WEST ALLIS, Wisconsin — Lexie Higgins has done the math, and it doesn’t work.
Higgins lost her job in entertainment in the middle of March, the same week that a statewide stay-at-home order shut down her entire industry along with a huge swath of the state’s economy. For seven months now, she has been at home caring for her two young children.
It’s not that Higgins hasn’t been looking for work. But starting at the bottom rung of another industry would mean paying for child care again, by far her family’s biggest expense, on a much lower salary. When she sat down to figure out the numbers, Higgins realized that a $15 an hour job would net her an additional $30 a week.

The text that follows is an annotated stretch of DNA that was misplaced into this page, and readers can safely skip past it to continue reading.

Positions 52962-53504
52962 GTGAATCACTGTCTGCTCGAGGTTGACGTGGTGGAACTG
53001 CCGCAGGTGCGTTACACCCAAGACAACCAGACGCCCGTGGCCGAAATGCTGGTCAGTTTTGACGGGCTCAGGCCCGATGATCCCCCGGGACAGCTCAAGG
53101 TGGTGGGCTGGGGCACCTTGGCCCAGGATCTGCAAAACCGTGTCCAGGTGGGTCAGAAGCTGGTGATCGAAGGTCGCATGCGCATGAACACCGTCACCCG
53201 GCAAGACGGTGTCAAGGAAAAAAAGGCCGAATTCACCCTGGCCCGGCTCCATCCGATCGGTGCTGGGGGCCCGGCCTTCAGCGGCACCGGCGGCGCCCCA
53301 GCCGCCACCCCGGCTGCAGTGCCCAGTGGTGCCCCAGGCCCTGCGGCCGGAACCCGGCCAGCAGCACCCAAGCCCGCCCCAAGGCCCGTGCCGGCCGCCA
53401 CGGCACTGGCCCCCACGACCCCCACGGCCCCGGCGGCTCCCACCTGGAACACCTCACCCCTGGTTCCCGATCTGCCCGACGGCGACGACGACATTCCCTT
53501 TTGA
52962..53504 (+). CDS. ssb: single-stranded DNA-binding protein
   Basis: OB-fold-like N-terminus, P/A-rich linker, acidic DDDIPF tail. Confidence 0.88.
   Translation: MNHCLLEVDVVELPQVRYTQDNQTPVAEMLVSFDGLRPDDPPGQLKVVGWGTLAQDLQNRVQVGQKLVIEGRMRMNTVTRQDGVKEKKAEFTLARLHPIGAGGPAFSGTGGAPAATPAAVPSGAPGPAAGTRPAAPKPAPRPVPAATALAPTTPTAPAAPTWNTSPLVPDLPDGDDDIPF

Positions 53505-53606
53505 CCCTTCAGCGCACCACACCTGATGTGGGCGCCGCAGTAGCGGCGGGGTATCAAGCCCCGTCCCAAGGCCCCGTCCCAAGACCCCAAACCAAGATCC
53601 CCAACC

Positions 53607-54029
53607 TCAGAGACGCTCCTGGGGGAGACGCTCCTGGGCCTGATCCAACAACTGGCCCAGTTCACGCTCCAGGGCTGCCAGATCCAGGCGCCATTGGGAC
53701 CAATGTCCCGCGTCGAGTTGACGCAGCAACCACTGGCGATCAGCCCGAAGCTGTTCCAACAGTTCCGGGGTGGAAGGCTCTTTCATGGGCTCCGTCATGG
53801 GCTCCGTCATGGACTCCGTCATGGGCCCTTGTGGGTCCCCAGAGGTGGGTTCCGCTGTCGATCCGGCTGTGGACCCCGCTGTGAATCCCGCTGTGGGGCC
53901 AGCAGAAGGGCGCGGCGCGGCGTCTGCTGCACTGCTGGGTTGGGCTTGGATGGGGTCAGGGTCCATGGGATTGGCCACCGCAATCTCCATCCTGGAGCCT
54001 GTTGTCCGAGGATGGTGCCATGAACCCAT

“I’ve kind of been stuck between a rock and a hard place,” Higgins said.
Across the country, the coronavirus pandemic has disproportionately driven women out of the workforce — hitting female-dominated industries like Higgins’s or forcing couples to choose between higher and lower wage earners in order to provide child care.